64. #64
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    Quote Originally Posted by nwa bike dad View Post
    We aren't spending $450 on cranks for his BMX to shave a half second off his track time but his friends who have bad bikes struggle in so many areas. The standover height , HTA etc alone on some of those bikes affect their confidence more than I ever realized until I saw the difference.

    From my starting point, I remember the sticker shock I got from his first Trek Precaliber. I thought $250 was crazy for a kids bike!
    Yeah, I've seen a decent bike absolutely transform a kid's riding instantaneously on multiple occasions. The safety thing is very real, too. Your bike trying to kill you hasn't been cool since Kranked 2.

    Two years ago my kid had gotten to the point where a FS seemed justified, so I took $2,000 that I had been saving up for a new bike for me and bought him a Rokkusuta 20. It made a huge difference in his progression and likely saved him from some crashes. He rode it for 2 years and I just sold it for $1600. I'm pretty happy with how the net cost of ownership worked out.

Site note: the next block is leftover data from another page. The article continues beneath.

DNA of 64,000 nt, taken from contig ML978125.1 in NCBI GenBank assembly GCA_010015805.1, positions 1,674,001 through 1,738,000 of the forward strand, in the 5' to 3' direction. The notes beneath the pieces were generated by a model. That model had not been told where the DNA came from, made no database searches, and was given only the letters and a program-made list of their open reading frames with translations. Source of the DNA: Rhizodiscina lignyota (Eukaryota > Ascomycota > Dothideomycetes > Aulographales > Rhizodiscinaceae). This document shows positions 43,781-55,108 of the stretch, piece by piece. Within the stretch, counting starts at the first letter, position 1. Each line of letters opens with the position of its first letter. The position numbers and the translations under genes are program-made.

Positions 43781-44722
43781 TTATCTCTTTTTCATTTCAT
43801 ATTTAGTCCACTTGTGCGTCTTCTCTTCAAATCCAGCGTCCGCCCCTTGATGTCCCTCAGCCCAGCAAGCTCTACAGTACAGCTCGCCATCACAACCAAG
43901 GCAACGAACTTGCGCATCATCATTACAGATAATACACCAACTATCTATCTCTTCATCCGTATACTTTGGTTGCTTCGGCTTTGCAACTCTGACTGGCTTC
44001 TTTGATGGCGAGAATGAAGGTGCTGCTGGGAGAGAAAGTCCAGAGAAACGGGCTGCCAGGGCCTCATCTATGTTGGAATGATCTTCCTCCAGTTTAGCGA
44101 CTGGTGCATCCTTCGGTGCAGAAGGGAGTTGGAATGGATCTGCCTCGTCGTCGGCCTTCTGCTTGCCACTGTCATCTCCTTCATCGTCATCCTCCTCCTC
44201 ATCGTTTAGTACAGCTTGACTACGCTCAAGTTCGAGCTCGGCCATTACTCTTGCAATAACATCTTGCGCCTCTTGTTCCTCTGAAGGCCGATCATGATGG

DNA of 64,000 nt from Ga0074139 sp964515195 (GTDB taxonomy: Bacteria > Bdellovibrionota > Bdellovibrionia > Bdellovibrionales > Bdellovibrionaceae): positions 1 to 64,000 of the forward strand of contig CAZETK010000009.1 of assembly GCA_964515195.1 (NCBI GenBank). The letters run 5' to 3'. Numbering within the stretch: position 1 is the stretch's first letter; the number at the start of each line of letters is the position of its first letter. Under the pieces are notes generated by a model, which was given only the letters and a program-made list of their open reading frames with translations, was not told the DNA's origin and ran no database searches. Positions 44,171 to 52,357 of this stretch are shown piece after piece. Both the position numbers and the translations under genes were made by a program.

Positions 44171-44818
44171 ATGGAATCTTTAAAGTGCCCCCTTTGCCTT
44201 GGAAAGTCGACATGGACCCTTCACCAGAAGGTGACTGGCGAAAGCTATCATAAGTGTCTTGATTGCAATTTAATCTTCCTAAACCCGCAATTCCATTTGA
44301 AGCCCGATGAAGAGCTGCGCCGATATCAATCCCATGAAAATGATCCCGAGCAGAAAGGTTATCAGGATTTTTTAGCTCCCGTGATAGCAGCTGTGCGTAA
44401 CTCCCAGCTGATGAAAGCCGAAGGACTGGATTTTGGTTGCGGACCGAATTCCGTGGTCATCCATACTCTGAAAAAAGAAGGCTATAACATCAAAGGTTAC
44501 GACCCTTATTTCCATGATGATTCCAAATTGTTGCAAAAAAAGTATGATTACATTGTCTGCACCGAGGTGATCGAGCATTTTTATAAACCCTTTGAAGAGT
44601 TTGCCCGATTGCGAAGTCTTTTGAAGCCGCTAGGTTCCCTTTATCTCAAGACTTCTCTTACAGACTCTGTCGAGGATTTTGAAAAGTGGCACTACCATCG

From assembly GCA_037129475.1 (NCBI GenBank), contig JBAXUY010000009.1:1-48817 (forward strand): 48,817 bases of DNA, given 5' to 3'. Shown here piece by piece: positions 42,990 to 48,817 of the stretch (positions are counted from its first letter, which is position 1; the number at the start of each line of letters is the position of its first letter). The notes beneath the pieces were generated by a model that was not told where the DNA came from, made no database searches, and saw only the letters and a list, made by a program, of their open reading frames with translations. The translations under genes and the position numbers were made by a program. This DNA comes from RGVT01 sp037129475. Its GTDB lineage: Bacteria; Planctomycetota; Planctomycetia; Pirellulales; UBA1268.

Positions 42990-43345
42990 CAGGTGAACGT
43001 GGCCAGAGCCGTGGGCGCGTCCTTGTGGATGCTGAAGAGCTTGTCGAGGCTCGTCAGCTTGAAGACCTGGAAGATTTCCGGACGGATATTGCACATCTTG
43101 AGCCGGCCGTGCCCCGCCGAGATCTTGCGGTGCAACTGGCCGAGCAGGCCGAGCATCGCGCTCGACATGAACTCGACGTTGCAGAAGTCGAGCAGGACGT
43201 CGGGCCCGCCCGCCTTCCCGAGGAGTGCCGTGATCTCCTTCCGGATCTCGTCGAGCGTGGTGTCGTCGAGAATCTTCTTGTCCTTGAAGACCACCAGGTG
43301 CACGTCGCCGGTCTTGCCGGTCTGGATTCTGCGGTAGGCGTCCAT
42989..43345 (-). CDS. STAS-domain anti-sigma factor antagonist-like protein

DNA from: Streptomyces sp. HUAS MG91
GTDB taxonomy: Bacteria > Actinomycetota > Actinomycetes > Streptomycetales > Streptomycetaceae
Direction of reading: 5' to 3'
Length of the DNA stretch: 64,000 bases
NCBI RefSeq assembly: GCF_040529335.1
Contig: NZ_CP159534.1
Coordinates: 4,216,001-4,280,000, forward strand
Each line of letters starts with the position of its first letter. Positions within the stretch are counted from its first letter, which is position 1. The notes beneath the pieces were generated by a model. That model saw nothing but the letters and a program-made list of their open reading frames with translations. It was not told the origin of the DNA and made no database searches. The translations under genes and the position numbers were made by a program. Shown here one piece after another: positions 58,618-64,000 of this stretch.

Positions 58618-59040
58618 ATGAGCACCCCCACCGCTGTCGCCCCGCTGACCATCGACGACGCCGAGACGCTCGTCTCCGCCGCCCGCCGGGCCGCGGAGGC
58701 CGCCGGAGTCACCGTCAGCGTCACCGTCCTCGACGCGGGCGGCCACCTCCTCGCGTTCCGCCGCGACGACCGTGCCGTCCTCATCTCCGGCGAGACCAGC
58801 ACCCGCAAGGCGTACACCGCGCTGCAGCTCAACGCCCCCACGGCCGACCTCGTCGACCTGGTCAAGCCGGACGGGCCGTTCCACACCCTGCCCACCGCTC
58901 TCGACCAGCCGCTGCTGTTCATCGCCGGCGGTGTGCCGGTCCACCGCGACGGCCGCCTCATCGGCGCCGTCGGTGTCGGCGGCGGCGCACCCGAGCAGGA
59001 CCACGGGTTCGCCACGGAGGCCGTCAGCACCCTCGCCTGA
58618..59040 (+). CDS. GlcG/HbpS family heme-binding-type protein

65. #65
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    Quote Originally Posted by RMCDan View Post
    Yeah, I've seen a decent bike absolutely transform a kid's riding instantaneously on multiple occasions. The safety thing is very real, too. Your bike trying to kill you hasn't been cool since Kranked 2.